Back on the right bank, this neighborhood is great for shopping and sight-seeing, and that typical Paris style, as well as beautiful views of the Eiffel Tower. The Champs-Élysées, that famous (straight) avenue cuts straight through, and L’église de la Madeleine is a beautiful church. A popular neighborhood to stay in as well (though expensive).
Known as the Opera district, for the giant, beautiful Opéra Garnier, I only ever found myself here walking, either from Montmartre above it back down to the 1 Metro line below it, or walking West along the Boulevard Haussman, where all the department stores are (one department store, Galleries Lafayette, is in the 9th itself.) Again, mostly residential, I found it depressing and touristy in a bad way. But that may have been the rain.
The Gare de l’Est and Gare du Nord – can be found here. This is a down-to-earth arrondissement with the Canal Saint-Martin, where Amelie went to skip rocks. A younger and slightly bohemian element with lots of cafes, restaurants and bars.
Commonly known as Bastille, for the famous building (that was actually torn down and is no longer there, so don’t go looking for it), this is a cool neighborhood, very residential, just east of the big 1,2,3,4 and west of the more bohemian 20th. Bordered on one side by the Boulevard Richard Lenoir with its giant market, and on the other with Père Lachaise cemetery, this is where I took French class, and where, my teacher informed us, Johnny Depp and Vanessa Paradis used to live until they broke up.
I had walked through the 12th many times before without even knowing it, since it borders the Eastern edge of Paris, and Vincennes, where we lived, is on the other side. We often walked from Bastille through the 12th to Vincennes. The Promenade Plantée, an elevated walkway/park on what used to be train tracks, like the High Line but way before the High Line, also runs through here from Bastille to the Bois de Vincennes.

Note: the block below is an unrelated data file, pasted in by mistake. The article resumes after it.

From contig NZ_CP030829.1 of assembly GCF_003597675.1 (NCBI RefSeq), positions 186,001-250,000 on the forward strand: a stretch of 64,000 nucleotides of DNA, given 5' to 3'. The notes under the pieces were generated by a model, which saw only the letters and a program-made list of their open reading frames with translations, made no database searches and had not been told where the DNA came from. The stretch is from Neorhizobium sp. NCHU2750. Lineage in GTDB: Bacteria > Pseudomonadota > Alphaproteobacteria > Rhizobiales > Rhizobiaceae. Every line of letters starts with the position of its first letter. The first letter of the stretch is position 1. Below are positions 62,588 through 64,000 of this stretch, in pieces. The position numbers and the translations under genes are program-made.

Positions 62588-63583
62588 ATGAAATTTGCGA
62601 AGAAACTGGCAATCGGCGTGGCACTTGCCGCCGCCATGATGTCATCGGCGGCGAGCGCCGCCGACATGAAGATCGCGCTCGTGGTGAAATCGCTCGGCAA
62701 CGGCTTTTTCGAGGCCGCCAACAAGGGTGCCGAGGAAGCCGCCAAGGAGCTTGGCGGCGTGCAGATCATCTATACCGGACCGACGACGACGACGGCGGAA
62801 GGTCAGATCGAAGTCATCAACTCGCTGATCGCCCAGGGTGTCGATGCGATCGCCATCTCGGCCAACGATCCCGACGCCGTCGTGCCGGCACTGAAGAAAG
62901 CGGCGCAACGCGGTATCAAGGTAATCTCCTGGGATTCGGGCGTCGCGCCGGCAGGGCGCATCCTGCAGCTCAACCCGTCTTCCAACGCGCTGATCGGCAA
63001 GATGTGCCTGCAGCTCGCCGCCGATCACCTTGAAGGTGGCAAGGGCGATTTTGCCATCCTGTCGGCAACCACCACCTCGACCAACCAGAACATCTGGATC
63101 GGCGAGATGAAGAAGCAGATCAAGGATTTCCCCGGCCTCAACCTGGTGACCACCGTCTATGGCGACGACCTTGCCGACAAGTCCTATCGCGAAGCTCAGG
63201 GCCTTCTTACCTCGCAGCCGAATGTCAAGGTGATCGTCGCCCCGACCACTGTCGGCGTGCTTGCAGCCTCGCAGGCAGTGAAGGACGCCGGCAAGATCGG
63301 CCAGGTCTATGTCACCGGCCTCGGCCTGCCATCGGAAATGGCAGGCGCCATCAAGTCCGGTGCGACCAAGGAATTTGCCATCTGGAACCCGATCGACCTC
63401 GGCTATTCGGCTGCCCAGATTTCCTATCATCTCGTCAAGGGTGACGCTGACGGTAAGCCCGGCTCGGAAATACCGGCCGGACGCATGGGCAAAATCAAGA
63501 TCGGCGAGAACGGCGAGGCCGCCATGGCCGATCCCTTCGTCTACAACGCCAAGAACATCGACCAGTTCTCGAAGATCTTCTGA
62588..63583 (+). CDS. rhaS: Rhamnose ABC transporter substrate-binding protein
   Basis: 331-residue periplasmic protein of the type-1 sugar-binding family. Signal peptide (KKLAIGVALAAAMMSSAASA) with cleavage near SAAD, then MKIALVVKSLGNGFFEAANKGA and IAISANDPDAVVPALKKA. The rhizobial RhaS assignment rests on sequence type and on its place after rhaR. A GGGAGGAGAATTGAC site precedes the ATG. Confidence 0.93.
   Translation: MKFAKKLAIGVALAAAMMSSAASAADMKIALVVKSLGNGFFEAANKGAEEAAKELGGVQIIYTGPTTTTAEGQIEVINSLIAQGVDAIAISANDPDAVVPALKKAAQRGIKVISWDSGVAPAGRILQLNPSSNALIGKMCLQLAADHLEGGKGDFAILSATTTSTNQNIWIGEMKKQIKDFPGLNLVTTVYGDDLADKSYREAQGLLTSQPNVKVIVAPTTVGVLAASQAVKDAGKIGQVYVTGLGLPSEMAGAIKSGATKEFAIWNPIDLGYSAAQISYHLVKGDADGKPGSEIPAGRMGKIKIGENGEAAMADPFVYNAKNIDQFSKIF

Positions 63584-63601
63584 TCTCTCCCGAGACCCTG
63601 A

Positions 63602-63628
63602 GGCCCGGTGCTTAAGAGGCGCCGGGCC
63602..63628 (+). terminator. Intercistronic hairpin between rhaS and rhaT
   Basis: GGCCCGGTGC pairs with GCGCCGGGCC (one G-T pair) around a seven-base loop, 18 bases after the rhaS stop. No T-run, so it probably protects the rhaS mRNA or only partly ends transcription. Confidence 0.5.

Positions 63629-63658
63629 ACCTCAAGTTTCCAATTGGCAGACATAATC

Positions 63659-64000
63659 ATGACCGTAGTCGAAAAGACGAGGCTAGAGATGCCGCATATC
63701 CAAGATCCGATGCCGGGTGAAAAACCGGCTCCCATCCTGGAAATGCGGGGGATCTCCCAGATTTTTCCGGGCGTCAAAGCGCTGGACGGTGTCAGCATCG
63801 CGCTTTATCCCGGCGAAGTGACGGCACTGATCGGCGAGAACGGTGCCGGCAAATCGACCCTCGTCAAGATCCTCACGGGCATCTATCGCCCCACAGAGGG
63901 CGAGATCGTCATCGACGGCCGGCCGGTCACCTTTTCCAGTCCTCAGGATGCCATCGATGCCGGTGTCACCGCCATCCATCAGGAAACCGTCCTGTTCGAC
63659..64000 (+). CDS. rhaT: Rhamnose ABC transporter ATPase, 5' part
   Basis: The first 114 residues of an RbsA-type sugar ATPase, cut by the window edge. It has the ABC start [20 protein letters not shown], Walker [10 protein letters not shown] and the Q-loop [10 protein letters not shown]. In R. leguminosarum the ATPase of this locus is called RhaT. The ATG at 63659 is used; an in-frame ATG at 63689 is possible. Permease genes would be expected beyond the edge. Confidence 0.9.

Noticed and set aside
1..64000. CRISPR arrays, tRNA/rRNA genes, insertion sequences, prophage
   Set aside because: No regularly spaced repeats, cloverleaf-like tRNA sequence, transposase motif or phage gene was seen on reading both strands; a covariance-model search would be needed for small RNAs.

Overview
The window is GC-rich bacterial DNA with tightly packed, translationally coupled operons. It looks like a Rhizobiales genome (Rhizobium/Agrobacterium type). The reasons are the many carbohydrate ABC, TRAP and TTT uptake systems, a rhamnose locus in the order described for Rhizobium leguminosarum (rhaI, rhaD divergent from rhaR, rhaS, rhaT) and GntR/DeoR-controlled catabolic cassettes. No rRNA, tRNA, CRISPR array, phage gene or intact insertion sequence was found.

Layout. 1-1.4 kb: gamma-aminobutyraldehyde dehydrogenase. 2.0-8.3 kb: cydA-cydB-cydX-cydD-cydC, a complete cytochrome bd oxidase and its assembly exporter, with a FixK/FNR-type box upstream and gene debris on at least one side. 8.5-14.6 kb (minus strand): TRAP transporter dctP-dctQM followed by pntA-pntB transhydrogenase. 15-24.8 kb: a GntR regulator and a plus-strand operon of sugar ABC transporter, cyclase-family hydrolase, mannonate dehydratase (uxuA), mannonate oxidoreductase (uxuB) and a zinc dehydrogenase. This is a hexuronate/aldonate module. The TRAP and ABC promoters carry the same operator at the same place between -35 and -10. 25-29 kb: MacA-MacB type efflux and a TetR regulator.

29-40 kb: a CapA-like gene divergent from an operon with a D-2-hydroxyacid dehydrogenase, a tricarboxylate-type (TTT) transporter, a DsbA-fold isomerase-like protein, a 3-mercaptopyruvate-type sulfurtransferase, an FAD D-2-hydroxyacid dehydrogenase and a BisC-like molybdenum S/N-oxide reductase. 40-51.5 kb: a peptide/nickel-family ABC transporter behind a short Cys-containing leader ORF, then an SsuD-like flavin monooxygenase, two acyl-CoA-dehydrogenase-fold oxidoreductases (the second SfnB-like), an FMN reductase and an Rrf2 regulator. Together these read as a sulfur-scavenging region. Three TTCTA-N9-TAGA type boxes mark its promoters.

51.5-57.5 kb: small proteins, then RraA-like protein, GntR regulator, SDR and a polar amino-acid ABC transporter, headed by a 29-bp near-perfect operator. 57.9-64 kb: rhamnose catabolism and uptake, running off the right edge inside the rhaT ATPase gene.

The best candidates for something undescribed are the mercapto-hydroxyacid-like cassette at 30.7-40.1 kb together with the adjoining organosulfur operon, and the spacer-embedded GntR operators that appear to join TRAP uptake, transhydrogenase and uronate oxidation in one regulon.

This mostly residential and very multi-cultural area encompasses Chinatown. I came here to go to a large and well-stocked grocery store that was located in the Place d’Italie, looking for some specific sea salt for my family back home, but there’s not much else.
This area holds most of what is known as Montparnasse, for the Boulevard Montparnasse. It also holds the Catacombs, a popular if macabre site for certain visitors, or ones who have seen the museums and the other usual things. As we venture further out from the center, all arrondissements become largely residential. This one has a younger feel because of the Cité Universitaire, plus plenty of bars and restaurants.
The largest in size and population, it is understandably very diverse, bordering the Seine on one side and Montparnasse on the other. The Tour Montparnasse is actually located here (a large black tower, ugly to look at, but nice to look from). We came here to visit the Parc André Citroën, a unique park and botanical garden on the former site of a car factory.
Located just across the Seine from the Eiffel Tower, this is another oft-touristed area. It spreads quite far to the West and bumps up against the Bois du Bologne on the periphery of the city. This is an area that attracts very wealthy people to live, such as politicians, businesspeople and the like.
A largely residential district (and up-and-coming and desirable, from what I’ve read) I had to specifically make a trip here. Although this is a very typical Parisian neighborhood, there really isn’t much to see here and not a lot of original character.
Contains the famous Montmartre, of artists and can-can dancers. All but the most staid tourists will find themselves here, perhaps to visit the Place du Tertre, home to artists, now home to portraitists waiting to draw you, the Moulin Rouge or, at the very least, Sacré-Coeur basilica with its stunning view of the city below. Touristy, and with some more seedy pockets, but still fun.
Another out of the way area, at least for me, I came here on one of my last days in Paris, but I almost wish I had discovered the lovely Parc des Buttes-Chaumont sooner. Residential, multi-cultural and working class.
A more out of the way area which still gets visitors because of the Cimetière du Père-Lachaise, the final resting place of many Parisians, as well as the most famous residents, Oscar Wilde and Jim Morrison. This area, once very working class, is gentrifying a bit thanks to its affordability and strong culture.